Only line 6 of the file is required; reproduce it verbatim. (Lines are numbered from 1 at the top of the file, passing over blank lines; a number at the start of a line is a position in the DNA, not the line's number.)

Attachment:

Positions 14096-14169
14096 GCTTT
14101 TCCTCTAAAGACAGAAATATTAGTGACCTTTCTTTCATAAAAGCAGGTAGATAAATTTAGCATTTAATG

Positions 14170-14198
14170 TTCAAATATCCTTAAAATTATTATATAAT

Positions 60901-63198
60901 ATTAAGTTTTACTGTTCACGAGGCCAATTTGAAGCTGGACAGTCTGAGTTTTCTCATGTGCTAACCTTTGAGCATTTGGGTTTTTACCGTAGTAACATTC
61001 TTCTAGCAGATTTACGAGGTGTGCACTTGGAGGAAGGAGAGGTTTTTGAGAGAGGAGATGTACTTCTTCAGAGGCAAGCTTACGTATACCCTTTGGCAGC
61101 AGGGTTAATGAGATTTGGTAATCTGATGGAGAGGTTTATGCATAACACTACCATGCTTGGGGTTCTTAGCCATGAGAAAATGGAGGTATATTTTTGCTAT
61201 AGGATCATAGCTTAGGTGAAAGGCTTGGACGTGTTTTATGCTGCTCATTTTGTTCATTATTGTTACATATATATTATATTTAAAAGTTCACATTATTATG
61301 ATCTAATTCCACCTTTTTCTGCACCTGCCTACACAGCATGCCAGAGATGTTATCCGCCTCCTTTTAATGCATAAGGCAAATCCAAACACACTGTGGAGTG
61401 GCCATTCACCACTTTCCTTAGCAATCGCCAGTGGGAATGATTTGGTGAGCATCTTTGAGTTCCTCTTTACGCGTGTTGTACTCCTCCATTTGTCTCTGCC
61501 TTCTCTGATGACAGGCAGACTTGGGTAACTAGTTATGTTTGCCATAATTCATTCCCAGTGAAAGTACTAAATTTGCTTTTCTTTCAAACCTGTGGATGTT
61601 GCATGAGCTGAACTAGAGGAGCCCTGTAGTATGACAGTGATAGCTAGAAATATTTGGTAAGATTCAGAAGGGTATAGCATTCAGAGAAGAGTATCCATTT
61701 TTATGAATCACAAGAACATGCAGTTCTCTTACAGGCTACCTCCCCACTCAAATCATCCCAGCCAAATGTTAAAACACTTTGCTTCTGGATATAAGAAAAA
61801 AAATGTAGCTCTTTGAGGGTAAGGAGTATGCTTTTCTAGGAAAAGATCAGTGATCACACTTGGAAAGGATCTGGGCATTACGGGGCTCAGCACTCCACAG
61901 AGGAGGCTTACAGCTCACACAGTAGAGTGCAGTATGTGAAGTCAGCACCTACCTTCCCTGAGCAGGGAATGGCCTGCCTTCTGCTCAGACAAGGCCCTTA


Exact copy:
Positions 60901-63198